This blog is written weekly by Dock David Treece, a registered investment advisor with Treece Investment Advisory Corp. It is meant to share insight of investment professionals, including Dock David and his father, Dock, and brother, Ben, with the public at large. The hope is that the knowledge shared will help individuals to better navigate the investment world.

Monday, February 1, 2010

Jobs? Jobs. Jobs!

The big news this week comes, naturally, from US auto companies. Rather than missing earnings estimates, battling unions, or closing down plants, auto firms are now making news for their surprisingly optimistic employment outlook.

This week announcements have come from GM, Toyota, VW, and KIA, who plan to add 100, 850, 2000, and 1200 jobs, respectively. While GM is expanding operations in Detroit and Maryland, Toyota is adding a second shift in San Antonio, KIA is building on its operations in West Point, Georgia, and VW is opening a new plant in Chattanooga (Shhh! Don’t Look Now, But the Auto Industry is Hiring, CNBC.com).

The real star, though, of big auto has been Ford. The only big auto company NOT to accept government bailout funds, Ford has been roaring back in recent weeks, making moves to capture significant market share as its competitors struggle for sure footing.

On the issue of employment, Ford is also a star-performer. The auto giant is planning to hire 1000 workers by 2012 in order to operate a new Detroit plant that will engineer electric cars. An additional 1200 jobs will be coming to Chicago, where Ford will be manufacturing the new Explorer SUV (Ford to bring 1,200 jobs to Chicago area, CNBC.com).

Thankfully, job prospects aren’t limited to solely auto companies. Tech tycoon Larry Ellison announced Tuesday that his company, Oracle, in addition to acquiring Sun Microsystems, also intends to add 2000 sales and engineering employees (CEO Ellison Sets New Course as Oracle Gains Control of Sun, Wall Street Journal).

Generally speaking, the economy seems to be picking up, partially due to increased demand, but even more so because inventory is finally dwindling. One prime example can be found with Caterpillar, which reacted extremely quickly when demand for its heavy-machinery dried up months ago.

At that time, in a period of just a couple weeks, Caterpillar [over-]reacted by closing plants and laying off workers en masse. Now that circumstances are beginning to improve, Caterpillar has little or no inventory remaining, and is having to scramble to bring back workers and accumulate the resources it will need to satisfy coming demand.

This phenomenon, though exhibiting incredibly poor supply chain management on the part of Caterpillar, is good news for the American people, who will ultimately benefit from the company’s sudden demand for labor and resources (Caterpillar’s Profits Fall, But Demand Picks Up, Wall Street Journal).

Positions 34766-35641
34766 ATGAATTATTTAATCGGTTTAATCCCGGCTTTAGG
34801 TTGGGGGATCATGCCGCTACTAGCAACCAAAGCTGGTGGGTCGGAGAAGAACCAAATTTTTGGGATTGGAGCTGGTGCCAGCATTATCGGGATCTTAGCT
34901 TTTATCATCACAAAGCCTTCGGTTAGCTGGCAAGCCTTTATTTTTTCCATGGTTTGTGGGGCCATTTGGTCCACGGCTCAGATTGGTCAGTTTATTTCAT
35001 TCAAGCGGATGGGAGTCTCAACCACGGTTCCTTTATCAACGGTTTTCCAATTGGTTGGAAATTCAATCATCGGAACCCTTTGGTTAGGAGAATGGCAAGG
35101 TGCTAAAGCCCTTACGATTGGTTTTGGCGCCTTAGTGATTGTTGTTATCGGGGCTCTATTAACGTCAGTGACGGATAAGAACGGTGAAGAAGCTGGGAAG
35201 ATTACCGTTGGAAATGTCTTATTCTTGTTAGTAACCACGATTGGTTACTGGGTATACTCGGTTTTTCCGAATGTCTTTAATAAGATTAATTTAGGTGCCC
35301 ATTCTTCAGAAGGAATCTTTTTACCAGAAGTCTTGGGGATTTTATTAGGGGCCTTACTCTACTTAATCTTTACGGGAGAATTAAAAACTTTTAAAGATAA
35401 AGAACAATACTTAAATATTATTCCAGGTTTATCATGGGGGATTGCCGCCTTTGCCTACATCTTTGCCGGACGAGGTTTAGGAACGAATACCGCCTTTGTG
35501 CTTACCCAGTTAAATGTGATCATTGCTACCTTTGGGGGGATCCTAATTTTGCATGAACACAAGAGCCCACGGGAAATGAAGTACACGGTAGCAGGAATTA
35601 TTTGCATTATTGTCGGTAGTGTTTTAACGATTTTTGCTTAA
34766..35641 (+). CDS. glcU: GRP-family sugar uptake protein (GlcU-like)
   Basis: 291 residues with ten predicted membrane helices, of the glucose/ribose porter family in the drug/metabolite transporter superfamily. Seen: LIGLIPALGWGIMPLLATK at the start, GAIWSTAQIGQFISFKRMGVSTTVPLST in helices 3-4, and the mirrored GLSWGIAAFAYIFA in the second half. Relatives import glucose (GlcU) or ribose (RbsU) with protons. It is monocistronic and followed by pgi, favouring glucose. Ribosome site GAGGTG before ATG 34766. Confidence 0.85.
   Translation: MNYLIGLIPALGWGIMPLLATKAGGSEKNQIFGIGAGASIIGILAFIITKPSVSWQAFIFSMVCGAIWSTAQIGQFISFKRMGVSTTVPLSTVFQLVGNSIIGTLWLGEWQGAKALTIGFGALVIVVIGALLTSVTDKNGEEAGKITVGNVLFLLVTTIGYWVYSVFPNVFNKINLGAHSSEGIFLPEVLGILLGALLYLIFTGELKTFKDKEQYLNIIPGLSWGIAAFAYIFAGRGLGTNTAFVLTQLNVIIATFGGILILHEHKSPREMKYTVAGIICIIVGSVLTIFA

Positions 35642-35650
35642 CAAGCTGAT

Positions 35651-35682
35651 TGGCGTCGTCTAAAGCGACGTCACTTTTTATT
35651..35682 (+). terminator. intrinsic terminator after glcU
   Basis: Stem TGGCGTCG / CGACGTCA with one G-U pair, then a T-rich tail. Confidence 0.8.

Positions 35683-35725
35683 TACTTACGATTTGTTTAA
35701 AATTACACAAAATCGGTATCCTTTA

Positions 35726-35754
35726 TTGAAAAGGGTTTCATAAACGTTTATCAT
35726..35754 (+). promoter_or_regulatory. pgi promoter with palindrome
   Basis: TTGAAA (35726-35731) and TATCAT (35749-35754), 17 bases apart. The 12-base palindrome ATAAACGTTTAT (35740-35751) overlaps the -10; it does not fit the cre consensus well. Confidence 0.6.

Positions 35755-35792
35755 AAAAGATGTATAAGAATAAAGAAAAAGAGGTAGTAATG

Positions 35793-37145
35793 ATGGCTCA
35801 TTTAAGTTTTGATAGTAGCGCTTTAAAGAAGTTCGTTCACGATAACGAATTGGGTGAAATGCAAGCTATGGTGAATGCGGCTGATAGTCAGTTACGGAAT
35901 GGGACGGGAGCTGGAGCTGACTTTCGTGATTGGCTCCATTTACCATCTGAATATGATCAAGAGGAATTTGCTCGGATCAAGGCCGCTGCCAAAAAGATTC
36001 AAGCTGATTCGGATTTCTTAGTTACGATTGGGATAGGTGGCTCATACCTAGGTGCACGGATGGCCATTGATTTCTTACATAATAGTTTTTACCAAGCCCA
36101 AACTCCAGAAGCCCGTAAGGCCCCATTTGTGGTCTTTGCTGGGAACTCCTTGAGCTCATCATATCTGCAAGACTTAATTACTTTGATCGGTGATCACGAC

We are also beginning to see this occur in the housing sector, especially in California. Like cars and heavy machinery, housing production also ground to a halt when demand for new homes took a dive and financing availability disappeared. Now, with housing prices having stabilized at unsustainable lows – many existing homes selling below their replacement costs – the rebound has begun.

Though demand for new homes remains low, the inventory of existing homes is vastly diminished. There remains a large “shadow” supply of existing homes, mostly foreclosures, being held on by banks and not yet listed on the market. This inventory, too, will ultimately diminish as banks slowly work through homes held on their books.

Before closing, one slightly sour note remains in the area of real estate. Unfortunately, uncertainty still remains about the possible coming wave of defaults in commercial real estate. Recall that much of the problems in residential real estate resulted from subprime Adjustable Rate Mortgages, or ARMs. The ARM equivalent in commercial real estate is the Alt-A mortgage, standing for Alternative A-paper.

Despite the issues that arose from the wave of defaults that came in ARMs when mortgage rates reset, many professionals continue to believe that they could pale in comparison to the troubles that may result when rates reset in Alt-A mortgages on commercial properties.

As circumstances continue to improve, it’s important that we remain cautious in our optimism. While a rebound seems underway for many manufacturing firms and, as a result, employment, the outlook can change remarkably quickly. This is, hopefully, one lesson we’ve all learned over the past two years.



Dock David Treece is a stockbroker licensed with FINRA. He works for Treece Financial Services Corp., www.TreeceInvestments.com. The above information is the express opinion of Dock David Treece and should not be used without outside verification.

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